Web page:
Each summer, thousands of MBA candidates decamp from campus to work internships at some of the world’s best-known brands. We spoke to three MBAs who did cool internships to find out what they learned, and how you can follow in their footsteps.
The esports pioneer
Video games have been Gregory Kim’s lifelong passion, so when the opportunity to work at games maker Riot Games emerged, he jumped at it.
“Esports is a hot topic,”“ says the MIT Sloan MBA candidate, referring to the video game tournaments where players compete for prizes of up to $10 million USD. The industry generated more than six billion total viewing hours in 2016 and is on track for annual revenues of $1.5 billion USD by 2020 — up from $693 million in 2017.
But with no formal MBA internship path at Riot, like many fledging entertainment companies, he had to rely on his networking abilities to secure a summer internship.
Kim worked with Riot in Los Angeles between June and August 2017. He graduates from the MBA this year.
“The chance to work in esports didn’t come up until I had direct conversations with Riot during the Sloan Sports Analytics Conference in 2017,” says Kim, who was the event’s Esports Lead.
“I met my future manager and did an informational interview at the conference, then went through the full interview process over the phone, followed by a day of interviews on-site,” Kim says.
What made him stand apart from the pack in the “intensive” process? “It was important to demonstrate familiarity with the industry and the professional competitive League of Legends [a video game] scene as a whole, plus the ability to structure problems, and capacity to think in ambiguity,” he says.
Leveraging the MBA was vital, too. “Working in a brand-new space meant a lot of adding structure to ambiguity,” Kim adds.
“Researching the league operation models in America’s most popular traditional sports was straightforward.
“But thinking about how they could be applied to the characteristics of a nascent esports industry, and aligning league structure and incentives with greater business priorities, were both problems that leveraged what I’ve learned at MIT Sloan.”
So it is all fun and games in the nascent esports industry.
Melding medicine with management
An internship at Blue Cross Blue Shield, which provides health insurance to nearly one in three Americans, was the perfect way for Sthuthi Jebaraj to combine medicine with management. “As a medical doctor who practiced in India, it was eye-opening to experience it [health insurance] from the inside,” says the Babson College MBA student, who will graduate in 2018.
“I don’t have a business background and the MBA program gave me credibility as well as the basic skills to understand the different roles and functions in business,” she says.
Jebaraj also got to exercise her creative side, as she joined Blue Cross’ innovation team, which practices “design thinking,” a human-centered approach to problem solving that places patients’ needs at its core.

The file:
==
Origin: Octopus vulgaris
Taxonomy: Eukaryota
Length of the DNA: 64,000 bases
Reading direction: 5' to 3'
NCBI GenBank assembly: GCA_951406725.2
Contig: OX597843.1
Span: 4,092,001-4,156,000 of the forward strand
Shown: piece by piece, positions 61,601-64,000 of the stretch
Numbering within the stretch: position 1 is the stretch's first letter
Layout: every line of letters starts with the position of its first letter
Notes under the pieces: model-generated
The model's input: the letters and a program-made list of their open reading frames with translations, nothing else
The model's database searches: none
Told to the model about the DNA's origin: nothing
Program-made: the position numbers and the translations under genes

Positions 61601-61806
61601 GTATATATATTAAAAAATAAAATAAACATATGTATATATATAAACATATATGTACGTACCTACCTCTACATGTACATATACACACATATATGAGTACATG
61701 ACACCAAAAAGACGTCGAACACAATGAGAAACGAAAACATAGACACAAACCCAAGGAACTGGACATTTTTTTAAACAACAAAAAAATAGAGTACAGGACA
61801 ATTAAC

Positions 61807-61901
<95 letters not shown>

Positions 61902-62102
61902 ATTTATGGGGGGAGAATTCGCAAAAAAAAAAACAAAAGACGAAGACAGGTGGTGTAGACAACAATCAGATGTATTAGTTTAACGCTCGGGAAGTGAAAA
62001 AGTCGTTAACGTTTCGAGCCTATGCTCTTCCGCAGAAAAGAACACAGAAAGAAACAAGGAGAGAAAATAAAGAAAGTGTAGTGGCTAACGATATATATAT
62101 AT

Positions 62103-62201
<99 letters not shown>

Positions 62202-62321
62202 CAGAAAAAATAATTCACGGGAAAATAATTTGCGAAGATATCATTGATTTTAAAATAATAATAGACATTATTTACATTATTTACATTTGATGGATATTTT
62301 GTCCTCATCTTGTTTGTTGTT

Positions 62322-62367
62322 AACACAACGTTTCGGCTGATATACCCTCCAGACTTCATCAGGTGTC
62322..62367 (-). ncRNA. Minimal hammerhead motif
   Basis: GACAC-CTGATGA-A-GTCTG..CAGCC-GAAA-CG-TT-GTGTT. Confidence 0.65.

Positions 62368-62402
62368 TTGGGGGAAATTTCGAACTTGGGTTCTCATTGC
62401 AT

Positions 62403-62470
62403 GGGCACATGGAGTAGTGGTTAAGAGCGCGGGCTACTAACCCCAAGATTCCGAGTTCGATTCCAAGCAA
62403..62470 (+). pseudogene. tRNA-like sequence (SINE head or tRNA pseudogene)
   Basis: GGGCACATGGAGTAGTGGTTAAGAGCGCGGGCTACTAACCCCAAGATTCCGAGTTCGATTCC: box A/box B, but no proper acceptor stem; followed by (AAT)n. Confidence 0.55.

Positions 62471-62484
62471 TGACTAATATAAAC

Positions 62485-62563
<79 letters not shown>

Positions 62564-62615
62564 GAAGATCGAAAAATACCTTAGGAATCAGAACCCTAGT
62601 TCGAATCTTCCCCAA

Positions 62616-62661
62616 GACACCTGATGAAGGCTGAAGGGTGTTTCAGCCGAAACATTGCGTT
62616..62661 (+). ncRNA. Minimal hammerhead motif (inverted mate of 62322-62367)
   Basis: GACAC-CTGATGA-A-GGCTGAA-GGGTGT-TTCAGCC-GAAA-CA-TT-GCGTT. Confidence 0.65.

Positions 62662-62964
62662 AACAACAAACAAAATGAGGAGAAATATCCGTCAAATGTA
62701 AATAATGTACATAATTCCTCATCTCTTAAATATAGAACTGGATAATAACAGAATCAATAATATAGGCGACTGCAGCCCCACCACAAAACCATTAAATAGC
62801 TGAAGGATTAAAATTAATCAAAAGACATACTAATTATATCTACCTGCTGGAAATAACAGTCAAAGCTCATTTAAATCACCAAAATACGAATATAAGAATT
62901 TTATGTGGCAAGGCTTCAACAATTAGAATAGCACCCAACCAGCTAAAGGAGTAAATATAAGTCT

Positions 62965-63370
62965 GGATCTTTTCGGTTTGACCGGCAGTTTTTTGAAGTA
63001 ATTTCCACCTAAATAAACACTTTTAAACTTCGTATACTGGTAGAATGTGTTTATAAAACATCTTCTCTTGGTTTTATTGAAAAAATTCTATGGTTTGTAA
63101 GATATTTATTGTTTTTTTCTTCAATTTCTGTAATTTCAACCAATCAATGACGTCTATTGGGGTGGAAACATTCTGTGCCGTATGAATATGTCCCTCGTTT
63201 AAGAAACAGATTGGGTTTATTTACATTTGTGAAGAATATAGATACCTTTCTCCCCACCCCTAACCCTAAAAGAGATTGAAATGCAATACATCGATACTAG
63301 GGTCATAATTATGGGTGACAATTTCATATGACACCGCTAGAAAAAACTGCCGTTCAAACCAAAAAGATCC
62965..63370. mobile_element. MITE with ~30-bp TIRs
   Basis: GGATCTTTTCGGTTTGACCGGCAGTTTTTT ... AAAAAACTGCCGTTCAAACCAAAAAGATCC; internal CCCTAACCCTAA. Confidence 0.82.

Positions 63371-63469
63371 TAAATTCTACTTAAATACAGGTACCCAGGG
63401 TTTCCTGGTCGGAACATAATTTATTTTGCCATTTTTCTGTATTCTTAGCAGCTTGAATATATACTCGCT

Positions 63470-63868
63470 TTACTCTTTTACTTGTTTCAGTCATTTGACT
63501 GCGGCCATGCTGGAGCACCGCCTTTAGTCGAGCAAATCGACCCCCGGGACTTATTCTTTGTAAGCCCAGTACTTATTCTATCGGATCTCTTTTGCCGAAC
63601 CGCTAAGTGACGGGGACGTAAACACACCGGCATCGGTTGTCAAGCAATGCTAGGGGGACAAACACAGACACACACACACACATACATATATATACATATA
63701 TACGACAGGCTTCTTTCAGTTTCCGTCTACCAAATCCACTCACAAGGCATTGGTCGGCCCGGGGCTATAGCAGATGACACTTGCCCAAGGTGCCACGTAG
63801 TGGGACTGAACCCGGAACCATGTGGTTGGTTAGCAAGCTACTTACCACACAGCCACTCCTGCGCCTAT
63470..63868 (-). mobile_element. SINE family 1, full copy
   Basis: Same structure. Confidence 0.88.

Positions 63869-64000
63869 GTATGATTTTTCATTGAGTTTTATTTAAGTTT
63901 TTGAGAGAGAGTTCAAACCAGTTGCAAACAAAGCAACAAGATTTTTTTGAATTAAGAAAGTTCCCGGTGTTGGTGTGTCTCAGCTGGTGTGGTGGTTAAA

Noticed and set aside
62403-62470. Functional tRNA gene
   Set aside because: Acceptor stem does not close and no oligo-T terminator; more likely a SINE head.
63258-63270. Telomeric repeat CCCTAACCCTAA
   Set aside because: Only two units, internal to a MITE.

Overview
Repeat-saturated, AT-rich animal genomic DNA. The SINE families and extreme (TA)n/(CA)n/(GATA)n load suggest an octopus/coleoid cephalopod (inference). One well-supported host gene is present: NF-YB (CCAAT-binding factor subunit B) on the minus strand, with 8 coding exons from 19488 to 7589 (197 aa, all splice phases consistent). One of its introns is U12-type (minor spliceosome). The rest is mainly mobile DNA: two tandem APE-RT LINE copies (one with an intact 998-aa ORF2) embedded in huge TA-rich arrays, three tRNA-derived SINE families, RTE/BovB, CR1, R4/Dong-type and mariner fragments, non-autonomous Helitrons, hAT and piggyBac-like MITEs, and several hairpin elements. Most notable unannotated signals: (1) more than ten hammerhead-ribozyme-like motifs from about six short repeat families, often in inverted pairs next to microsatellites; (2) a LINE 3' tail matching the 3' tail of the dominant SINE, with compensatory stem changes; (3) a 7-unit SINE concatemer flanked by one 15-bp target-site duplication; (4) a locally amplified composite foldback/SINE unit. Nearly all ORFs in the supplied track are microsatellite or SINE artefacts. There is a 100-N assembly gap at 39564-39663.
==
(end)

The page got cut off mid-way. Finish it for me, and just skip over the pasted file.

“The interview was based on a design thinking challenge,” says Jebaraj, who worked the internship in Boston from June to August last year.
“Thanks to my [MBA] entrepreneurship class, I had had a taste of design thinking. I got my classmates to actually do the challenge and then described the process and the outcome during my interview.”
The key to a successful internship is to demonstrate passion for the job, says Jebaraj. “People can tell if you are really passionate or just faking passion.”
Ask as many questions as you can to gain expertise, she adds. “Most people will be happy to tell you the truth and since you are on the ‘inside’ you can really get a feel for the [company’s] culture.”
“An internship is an opportunity to learn and practice.”
Combating potential terrorism at the NFL
Lucas Bohidar spent summer 2017 protecting the multi-billion-dollar National Football League (NFL) business from a wide facet of threats — think potential terrorism, player misconduct, gambling, game-fixing and unruly fans.
“The position within the NFL’s security department piqued my interest because it allows interns to utilize a cross-functional set of skills learned in business school, such as finance, operations and business analytics,” says the Tepper School MBA student, from the Class of 2019.
“Ensuring the safety of an organization’s consumers and employees is a challenge that every company faces,” adds Bohidar, who has played football and followed the NFL since elementary school.
“Being able to leverage my MBA education to protect the NFL’s teams and fans is both an exciting challenge and a transferrable learning opportunity.”
A self-styled “analytics fanatic,” Bohidar believes Tepper’s focus on data was an ace up his sleeve during the interview process. “At Tepper, we approach nearly every business problem by looking at the data,” he says.
“It was evident from the job description and throughout the recruiting process that the NFL was seeking out highly analytical candidates for this role.
“So I believe pursuing an MBA from CMU directly gave me an advantage in my internship pursuit.”
Bohidar advises MBA interns to network — one of the most valuable parts of the job. “A summer internship allows candidates to form ties with future colleagues or business partners,” he says.
“For those hoping to translate their internship into a full-time job offer, their network will also be important advocates on their behalf during the [full-time] hiring process.”